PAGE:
August 08, 2017
As you may have seen in the news lately, there is national concern about the plight of the honey bee. Honey bees are responsible for more than just the local honey sold at farmer’s markets. You might call them ambassadors of agriculture. They are one of the most important natural assets in existence because they pollinate crops all over the world whether they are growing in your garden or are part of the seasonal harvest for farmers.
The American Beekeeping Federation explains that around one-third of the food you and your family eat relates in some way to honey bee pollination. These little buzzing beauties fly from flower to flower gathering nectar for their honey and spreading pollen in the process. Without the honey bee population, fruit, grains, and vegetables will at some point cease to exist.
So, what is happening to the honey bees? It’s a question that scientists are struggling to answer. In January of 2016, Natren suggested in a blog that probiotics might help the honey bee. This is based on a study done at the time, but more recent research is pinpointing specific strains of bacteria that might benefit the honey bees.
It’s unclear what is happening to the honey bee population, but data shows that this species of bee is dying off. One of the most prevalent concerns at this point is a condition called colony collapse disorder, which involves bees disappearing from their hives for some unknown reason. A possible cause for this problem is neonicotinoid insecticides that are toxic to the bees. The theory is that exposure to this type of insecticide may make the bee susceptible to certain bacterial agents, heat stress and intestinal dysbiosis. This toxicity might also be at the heart of changes to the species microbiota, according to a study conducted by researchers from St. Joseph’s Hospital in London, Ontario.
For this study, trainees at the lab utilized another insect, one that has a similar makeup as the honey bee. The fruit fly is more readily available than bees and often used as a model when studying pesticide toxicity. Fruits flies have a comparable immune system and microbiota make ups, making them good test subjects.
During this study, they exposed fruit flies to commonly used imidacloprid pesticides. They found that the exposed fruit flies had changes in their microbiota, and were more prone to infection. To compensate, they administered a Lactobacillus-based probiotics to gauge their impact. The result was a higher survival rate among the exposed fruit flies treated with the probiotic. The researchers were able to conclude that a probiotic that contains Lactobacillus bacteria may help honey bees live longer despite the global use of imidacloprid pesticides.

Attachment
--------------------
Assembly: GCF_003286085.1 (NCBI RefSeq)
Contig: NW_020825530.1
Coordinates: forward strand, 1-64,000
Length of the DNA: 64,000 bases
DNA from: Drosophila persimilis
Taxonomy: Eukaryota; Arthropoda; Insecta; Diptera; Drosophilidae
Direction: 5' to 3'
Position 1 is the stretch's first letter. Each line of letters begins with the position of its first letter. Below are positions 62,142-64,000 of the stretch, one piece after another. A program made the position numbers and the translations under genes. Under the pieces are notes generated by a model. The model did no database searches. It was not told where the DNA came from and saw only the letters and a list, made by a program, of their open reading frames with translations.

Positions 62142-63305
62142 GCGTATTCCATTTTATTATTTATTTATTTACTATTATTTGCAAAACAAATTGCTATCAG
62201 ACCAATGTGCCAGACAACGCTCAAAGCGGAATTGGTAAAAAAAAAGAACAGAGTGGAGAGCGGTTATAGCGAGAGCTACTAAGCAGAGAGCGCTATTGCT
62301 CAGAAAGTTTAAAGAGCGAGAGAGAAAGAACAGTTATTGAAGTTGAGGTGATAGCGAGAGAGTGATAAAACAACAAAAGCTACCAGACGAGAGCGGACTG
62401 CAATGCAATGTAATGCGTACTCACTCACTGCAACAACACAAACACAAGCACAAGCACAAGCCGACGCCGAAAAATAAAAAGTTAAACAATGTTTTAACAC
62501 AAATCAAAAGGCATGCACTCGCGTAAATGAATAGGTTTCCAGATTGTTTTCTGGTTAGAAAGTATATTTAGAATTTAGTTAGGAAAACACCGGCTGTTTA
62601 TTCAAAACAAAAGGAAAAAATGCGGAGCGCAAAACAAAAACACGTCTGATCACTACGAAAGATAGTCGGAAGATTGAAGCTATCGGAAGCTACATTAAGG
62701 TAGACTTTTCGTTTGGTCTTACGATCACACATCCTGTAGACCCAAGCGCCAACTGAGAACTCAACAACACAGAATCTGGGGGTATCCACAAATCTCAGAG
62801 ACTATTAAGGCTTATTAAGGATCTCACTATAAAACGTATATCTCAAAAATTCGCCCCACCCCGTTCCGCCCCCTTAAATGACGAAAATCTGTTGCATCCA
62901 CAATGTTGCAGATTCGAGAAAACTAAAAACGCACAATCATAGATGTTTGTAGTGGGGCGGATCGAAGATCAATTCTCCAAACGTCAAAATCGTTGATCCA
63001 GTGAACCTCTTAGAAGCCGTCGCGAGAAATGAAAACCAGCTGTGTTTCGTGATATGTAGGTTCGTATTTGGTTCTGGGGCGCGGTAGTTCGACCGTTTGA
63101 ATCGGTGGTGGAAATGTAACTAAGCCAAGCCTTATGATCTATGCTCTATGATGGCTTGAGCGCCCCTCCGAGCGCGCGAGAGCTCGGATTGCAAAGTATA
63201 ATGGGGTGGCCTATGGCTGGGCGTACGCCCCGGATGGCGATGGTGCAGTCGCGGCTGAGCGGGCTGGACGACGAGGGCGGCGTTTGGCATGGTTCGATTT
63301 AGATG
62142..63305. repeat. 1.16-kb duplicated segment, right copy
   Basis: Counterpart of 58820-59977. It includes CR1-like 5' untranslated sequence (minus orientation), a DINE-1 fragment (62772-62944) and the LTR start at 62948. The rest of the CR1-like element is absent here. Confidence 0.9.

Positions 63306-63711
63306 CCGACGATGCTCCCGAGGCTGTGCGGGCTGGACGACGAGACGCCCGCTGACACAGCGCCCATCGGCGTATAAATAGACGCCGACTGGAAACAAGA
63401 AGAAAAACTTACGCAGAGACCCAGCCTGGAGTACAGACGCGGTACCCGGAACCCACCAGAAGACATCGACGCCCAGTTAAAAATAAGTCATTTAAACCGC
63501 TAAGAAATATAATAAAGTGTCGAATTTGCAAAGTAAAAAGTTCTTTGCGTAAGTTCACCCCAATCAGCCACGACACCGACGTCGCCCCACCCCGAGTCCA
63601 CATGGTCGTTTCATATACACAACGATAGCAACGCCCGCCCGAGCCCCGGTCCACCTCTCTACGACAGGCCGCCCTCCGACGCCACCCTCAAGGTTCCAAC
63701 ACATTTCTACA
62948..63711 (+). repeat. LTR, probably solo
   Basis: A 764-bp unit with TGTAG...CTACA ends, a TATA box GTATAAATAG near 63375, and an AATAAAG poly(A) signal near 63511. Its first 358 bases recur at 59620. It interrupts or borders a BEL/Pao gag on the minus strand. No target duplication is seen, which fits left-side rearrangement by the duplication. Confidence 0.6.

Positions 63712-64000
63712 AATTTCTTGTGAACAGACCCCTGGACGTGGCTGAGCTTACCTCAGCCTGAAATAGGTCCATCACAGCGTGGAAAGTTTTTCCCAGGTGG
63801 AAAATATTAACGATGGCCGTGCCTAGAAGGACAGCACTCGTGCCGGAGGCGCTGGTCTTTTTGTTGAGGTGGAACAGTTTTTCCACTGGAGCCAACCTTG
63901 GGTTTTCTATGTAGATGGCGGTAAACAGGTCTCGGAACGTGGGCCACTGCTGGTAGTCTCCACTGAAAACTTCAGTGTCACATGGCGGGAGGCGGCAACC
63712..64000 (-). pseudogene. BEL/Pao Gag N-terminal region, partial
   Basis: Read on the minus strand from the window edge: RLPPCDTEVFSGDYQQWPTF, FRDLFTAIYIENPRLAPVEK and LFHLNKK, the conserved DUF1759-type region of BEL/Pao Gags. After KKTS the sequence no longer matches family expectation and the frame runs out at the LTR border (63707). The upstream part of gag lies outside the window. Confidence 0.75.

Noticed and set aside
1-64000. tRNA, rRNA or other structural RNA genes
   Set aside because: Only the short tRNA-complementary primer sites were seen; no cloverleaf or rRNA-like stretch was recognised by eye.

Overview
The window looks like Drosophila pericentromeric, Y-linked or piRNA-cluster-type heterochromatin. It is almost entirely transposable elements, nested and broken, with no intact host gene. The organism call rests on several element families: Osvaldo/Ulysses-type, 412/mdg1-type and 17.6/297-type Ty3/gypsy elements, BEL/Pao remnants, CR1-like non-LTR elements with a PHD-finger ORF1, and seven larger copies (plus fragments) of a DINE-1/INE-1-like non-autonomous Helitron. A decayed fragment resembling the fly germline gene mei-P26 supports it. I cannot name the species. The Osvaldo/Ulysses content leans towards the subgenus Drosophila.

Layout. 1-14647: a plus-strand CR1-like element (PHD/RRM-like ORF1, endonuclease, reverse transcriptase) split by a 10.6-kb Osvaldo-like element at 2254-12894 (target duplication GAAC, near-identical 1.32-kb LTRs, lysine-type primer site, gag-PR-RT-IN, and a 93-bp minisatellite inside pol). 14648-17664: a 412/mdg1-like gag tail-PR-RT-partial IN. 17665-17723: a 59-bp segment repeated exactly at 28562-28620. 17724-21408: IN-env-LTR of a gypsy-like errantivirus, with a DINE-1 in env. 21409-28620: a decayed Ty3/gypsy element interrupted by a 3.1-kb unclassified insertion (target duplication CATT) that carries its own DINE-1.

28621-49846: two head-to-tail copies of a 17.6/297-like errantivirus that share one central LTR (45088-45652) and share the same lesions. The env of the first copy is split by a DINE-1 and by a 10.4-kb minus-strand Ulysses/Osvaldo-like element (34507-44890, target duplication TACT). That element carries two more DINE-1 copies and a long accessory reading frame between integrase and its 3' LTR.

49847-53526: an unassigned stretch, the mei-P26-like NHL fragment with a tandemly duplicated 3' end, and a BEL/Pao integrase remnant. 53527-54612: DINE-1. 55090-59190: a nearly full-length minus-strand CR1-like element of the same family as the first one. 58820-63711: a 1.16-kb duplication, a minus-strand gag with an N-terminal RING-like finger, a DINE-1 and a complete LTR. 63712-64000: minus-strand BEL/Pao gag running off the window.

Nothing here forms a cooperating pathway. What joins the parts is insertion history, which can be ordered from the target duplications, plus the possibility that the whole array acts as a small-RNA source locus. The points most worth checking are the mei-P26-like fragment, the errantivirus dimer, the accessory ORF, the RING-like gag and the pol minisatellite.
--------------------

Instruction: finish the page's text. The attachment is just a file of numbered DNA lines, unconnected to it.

Years of exposing honey bees to this toxic pesticide are taking its toll on the overall population. The honey bee mortality rate has increased steadily for years and now is at about 58 percent. The gut ecosystem is critical for sustaining the population of any organism. It affects their growth, lifespan, and behavior, so the consequences of this toxicity to the bees’ microbiota are significant. Once their microbiota changes, it is passed on to the next generation of bee, as well and reversing that damage will take time.
Since science already knows that this specific type of pesticide is part of the problem, ultimately, eliminating it globally is the best solution but one that is difficult to enforce. Extinction of honey bees will have a detrimental effect on the human population. Now is the time for researchers, like the ones in Ontario, to look for alternative options that will save the honey bee. That answer might be in Lactobacillus-based probiotic like ones you see every day from Natren.
It’s becoming clear that probiotics are as important to the animal kingdom as they are for its human species. Is it enough to save the honey bee, though? It will take a lot more research to answer that question, but the results from this study are encouraging.
The post Probiotics Could Help Honey Bees Exposed to Pesticides appeared first on Natren Probiotics Blog.
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